Hey, I just got a review from Ain't It Cool News for Bizenghast...my very first book review! *wigglebask dance*
Comic Preview: Bizenghast
By M. Alice LeGrow
Released by TOKYOPOP
Bizenghast is close enough to manga Hawthorne to be very intriguing.
It stands more on goth appeal and goes further into Labyrinth
territory than American folklore but it does flavor the meticulously
haunting design. While there's elements to pick apart with flaws in
illustration, fact and history, it works as an immersive experience in
twists of fairy tale logic and visual imagination.
The trip opens with Dinah, an Alice with flowing black hair in updated
Victorian clothes, who was sent to a Massachusetts relic after a
family tragedy. With her friend/protector/confidant Vincent she
stumbles into a spirit world of riddle locked traps.
Out of a location that's old by European-american standards Bizenghast
establishes a very unreal place. Crumbling, ivy entombed, almost more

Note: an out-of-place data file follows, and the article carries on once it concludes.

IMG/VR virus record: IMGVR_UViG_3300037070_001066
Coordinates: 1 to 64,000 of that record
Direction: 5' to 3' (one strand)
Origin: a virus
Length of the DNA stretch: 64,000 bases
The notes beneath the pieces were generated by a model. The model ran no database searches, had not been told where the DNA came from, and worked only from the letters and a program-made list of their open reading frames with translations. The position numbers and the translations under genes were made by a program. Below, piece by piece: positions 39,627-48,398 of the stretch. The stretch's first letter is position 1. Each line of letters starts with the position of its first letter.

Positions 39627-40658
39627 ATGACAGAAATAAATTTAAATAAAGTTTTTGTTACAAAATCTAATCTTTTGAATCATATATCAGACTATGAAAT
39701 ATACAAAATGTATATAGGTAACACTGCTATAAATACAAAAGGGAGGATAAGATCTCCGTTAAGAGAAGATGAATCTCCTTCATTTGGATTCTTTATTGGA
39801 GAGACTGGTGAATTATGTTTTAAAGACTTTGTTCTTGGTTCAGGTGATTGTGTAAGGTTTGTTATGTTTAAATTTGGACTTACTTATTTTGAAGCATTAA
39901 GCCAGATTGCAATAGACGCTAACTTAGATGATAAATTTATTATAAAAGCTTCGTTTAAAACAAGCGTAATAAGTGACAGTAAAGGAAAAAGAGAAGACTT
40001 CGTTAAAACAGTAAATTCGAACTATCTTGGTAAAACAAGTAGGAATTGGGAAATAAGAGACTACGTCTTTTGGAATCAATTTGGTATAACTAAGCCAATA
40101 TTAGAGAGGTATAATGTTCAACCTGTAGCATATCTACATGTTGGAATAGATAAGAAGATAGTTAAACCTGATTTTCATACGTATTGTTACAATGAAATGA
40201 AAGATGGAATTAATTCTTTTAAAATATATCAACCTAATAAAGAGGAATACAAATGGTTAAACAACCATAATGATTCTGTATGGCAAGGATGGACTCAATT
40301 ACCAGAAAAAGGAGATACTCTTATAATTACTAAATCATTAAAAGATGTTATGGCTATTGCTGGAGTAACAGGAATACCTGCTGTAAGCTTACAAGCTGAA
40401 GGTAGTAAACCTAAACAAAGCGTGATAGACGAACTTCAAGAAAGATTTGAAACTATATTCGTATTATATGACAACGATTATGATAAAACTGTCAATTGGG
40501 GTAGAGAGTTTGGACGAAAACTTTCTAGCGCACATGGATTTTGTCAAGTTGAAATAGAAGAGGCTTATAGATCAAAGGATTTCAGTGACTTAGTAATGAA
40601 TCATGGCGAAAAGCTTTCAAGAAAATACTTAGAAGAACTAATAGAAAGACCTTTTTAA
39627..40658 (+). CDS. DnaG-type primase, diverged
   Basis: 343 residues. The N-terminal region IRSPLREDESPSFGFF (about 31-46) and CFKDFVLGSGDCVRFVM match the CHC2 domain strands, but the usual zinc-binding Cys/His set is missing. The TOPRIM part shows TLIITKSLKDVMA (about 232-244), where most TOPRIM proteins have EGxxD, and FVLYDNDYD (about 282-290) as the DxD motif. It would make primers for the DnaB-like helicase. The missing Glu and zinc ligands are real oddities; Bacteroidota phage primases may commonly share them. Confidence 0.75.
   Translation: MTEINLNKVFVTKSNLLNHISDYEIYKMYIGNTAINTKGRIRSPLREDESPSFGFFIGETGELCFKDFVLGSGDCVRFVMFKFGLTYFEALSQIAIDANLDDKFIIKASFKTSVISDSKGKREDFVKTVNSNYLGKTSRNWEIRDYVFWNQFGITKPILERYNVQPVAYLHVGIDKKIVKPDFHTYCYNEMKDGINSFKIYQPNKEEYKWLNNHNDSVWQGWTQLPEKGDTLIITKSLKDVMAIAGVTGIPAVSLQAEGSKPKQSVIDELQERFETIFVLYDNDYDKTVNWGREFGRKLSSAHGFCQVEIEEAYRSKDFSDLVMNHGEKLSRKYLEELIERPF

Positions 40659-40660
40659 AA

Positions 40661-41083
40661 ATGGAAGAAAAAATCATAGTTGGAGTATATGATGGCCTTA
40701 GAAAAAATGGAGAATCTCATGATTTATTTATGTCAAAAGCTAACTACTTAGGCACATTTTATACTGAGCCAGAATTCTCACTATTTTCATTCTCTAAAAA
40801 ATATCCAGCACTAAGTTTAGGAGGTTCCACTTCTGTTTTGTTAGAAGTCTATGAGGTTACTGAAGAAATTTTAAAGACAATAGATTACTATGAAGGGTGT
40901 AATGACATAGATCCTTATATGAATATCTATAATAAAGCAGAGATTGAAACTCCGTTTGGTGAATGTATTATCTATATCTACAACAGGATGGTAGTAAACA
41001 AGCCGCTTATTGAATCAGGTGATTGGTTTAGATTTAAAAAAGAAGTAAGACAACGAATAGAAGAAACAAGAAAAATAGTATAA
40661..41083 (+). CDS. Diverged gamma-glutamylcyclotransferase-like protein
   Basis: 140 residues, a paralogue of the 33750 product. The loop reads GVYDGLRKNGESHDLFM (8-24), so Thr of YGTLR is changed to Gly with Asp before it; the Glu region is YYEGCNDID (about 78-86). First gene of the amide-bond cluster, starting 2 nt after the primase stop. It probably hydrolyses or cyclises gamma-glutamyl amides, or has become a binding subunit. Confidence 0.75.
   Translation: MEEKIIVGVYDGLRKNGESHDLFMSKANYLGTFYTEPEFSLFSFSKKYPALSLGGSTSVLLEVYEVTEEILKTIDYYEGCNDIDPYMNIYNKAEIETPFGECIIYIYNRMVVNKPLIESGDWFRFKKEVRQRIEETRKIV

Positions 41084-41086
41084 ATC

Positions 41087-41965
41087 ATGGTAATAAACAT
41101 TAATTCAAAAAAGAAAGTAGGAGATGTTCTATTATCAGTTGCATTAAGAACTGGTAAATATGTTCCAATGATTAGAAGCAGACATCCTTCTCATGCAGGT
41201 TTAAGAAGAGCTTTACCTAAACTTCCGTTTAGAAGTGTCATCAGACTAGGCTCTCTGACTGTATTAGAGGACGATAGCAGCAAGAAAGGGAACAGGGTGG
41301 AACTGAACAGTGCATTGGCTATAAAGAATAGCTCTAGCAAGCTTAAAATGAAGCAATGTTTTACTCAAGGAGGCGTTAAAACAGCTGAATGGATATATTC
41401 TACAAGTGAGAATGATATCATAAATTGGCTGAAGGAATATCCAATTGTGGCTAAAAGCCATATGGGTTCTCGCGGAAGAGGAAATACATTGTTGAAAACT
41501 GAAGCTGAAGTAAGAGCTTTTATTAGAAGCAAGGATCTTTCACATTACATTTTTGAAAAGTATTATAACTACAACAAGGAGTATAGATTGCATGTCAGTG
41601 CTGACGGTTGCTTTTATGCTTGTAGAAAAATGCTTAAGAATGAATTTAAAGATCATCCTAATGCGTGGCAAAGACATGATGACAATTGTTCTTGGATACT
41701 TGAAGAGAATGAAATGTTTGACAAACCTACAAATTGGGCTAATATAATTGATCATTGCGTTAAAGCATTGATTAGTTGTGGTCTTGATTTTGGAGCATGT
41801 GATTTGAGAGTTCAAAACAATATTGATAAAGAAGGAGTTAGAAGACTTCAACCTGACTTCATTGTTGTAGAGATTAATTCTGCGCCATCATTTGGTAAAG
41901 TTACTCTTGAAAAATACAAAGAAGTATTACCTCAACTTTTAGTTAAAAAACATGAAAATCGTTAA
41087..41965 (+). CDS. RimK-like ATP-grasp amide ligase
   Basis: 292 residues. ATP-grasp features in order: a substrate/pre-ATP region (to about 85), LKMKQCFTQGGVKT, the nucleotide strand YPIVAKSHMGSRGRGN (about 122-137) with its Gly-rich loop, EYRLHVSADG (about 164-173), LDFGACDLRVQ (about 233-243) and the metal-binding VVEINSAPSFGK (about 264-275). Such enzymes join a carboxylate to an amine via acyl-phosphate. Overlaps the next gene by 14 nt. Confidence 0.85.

villages than building complexes, it starts with a place that despite
cell phones is out of time, and slips into something that's further
out time with cathedrals, Poe-like shattered manors, and mixes of
European mythic and religious imagery.
It has the right warped logic and warning cadence. As a dark fantasy,
it's chilling. If you're trying to fit it over American folklore, it's
problematic. Elements of local lore aren't absent, but they are in the
shadow of larger sights. Many of the pieces and influences ring more
continental than colonial or specifically puritan. The author takes
the story in her own direction, and the results are peppered with
enough turn-back-to pages of 'break the mold' frightening oddity, but the
setup seems an odd feint. Given that the series is staged someplace
very specific, and someplace with a comparatively long history of folk
lore and horrors, the choice of where to ground the series seems a bit
Much thanks to Brandon for sending this item in
My stock photo gallery for Alice in Wonderland/American McGee's Alice/Cosplay costumes is